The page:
How to Live the Bible — Why Believing Makes Sense



This is the one-hundred-twenty-fifth lesson in author and pastor Mel Lawrenz’ How to Live the Bible series. If you know someone or a group who would like to follow along on this journey through Scripture, they can get more info and sign up to receive these essays via email here.

“Therefore everyone who hears these words of mine and puts them into practice is like a wise man who built his house on the rock. The rain came down, the streams rose, and the winds blew and beat against that house; yet it did not fall, because it had its foundation on the rock. But everyone who hears these words of mine and does not put them into practice is like a foolish man who built his house on sand. The rain came down, the streams rose, and the winds blew and beat against that house, and it fell with a great crash” (Matthew 7:24-27).

Illustration of Jesus teaching a crowd

The gospel writers make it clear that one of the outstanding features of Jesus’ ministry was that he freely and naturally exercised this authority. People sensed that they were under the immediate influence of God. Jesus’ words struck at the heart; they were clear, strong, unequivocal, simple, and mysterious. They both wounded and healed, and when they did wound, they offered immediate healing as well. His words still stick in people’s minds and keep moving across the landscape of history like a cyclone. That’s why almost everybody, including even proponents of other religions, show respect for the thunder and lightning of Jesus’ teaching.

But showing respect is one thing; responding is another. In the Sermon on the Mount Jesus talked about one man who built a house on a rock foundation and another whose house rested on a bed of unstable sand. The house-on-sand person hears Jesus’ words only, whereas the house-on-rock person hears and practices. Respect plus response. It was right after this tale of two builders that Matthew mentions the people’s astonishment at Jesus’ authority. The people were not saying, “Did you hear what this fellow is trying to assert?” They were swept up in the power of the Word himself. His authority carried them, and it carries us still. It summons us not just to listen, but to act.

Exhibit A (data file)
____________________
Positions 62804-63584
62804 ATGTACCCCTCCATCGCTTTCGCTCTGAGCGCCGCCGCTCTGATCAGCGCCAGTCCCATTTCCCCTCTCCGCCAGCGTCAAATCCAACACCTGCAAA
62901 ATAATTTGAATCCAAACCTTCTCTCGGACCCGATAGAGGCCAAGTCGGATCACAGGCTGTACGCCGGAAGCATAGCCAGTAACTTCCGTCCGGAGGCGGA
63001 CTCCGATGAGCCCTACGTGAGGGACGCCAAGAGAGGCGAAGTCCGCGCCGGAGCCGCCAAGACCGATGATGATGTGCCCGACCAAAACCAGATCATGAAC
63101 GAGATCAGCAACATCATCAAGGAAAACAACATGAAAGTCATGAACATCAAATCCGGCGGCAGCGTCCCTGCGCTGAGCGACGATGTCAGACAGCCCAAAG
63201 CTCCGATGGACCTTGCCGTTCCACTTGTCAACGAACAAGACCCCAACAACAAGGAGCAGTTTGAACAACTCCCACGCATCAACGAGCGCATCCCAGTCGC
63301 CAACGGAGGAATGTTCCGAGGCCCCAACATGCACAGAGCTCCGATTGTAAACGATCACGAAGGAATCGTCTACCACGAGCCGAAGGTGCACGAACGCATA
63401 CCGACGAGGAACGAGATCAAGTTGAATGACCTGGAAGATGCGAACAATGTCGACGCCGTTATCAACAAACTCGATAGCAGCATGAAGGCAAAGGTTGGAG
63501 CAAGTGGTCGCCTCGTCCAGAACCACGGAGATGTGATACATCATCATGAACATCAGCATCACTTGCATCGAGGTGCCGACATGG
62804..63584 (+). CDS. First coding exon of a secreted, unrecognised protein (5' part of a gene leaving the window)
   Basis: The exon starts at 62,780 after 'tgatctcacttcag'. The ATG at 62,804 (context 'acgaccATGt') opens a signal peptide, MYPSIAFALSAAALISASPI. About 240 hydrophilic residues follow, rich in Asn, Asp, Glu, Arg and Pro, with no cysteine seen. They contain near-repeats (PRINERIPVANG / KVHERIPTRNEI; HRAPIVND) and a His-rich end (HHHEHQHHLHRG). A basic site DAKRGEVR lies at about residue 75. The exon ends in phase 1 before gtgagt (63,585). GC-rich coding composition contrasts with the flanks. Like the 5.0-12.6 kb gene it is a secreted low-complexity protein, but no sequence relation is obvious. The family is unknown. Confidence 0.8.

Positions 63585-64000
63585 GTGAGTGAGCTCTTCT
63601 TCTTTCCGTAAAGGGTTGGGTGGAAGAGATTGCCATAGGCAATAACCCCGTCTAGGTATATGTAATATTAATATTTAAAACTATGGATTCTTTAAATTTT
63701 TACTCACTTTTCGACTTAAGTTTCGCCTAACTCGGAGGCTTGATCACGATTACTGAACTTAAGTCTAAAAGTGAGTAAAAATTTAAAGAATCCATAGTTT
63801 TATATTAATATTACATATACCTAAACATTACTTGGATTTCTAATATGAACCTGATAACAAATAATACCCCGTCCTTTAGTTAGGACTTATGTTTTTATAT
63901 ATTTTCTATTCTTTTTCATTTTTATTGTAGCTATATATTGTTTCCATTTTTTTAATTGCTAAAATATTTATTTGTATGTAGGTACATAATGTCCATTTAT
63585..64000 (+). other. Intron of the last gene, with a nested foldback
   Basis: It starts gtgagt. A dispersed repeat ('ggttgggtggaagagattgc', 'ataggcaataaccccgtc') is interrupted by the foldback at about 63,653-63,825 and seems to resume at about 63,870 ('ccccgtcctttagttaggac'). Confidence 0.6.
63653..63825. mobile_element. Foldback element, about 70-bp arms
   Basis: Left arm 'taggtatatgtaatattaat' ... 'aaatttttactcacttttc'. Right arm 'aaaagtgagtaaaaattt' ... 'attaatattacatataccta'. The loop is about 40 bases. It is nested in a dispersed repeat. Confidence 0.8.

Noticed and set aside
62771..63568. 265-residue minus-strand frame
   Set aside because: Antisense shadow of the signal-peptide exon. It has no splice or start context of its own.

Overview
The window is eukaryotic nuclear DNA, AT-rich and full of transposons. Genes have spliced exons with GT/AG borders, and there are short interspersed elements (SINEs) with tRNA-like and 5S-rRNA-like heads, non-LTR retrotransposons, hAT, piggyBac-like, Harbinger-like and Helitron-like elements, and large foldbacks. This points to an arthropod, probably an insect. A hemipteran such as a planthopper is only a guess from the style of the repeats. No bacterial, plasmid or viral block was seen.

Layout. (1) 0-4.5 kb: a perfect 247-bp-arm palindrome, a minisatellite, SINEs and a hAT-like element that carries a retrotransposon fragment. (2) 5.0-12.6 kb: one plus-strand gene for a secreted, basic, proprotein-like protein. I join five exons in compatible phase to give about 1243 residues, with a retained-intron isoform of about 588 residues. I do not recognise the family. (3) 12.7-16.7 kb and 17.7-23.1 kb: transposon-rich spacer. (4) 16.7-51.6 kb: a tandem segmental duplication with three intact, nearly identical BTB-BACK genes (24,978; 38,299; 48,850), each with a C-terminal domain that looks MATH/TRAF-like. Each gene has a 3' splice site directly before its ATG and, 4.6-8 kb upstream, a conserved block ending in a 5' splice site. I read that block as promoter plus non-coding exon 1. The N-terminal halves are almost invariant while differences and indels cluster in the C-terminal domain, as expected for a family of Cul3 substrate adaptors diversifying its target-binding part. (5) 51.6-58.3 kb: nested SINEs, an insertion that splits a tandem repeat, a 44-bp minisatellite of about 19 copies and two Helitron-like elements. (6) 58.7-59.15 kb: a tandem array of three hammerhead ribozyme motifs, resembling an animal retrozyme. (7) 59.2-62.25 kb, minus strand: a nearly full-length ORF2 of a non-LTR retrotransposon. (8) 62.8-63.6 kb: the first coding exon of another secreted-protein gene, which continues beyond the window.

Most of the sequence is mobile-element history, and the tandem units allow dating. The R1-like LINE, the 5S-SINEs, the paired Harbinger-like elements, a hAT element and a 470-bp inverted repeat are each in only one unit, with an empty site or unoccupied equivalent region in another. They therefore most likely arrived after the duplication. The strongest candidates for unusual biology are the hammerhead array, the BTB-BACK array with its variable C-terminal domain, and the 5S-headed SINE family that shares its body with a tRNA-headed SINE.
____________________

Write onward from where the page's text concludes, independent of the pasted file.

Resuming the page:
House building is a metaphor for life. Christ does not assert authority so that he can push his weight around. God doesn’t impose commands so that he can have a bevy of mindless followers. His is an act of grace. These authoritative words come to us because God knows there’s so much we need to learn about life. Ignorance may not be a sin, but it’s an extraordinarily dangerous way to live.

When someone asks, “Why should I believe what Christianity teaches?” or “Why should I believe the specific things taught about personal ethics, and life after death, and God’s providence in history, and angels, and failure?” the answer he or she deserves is that followers of Jesus Christ believe such things (knowing and trusting) because they believe they have heard an authoritative voice on the matters. Christ summons, and the oracles of prophets and the writings of apostles are Holy Scripture—the exhalation of God’s own Spirit.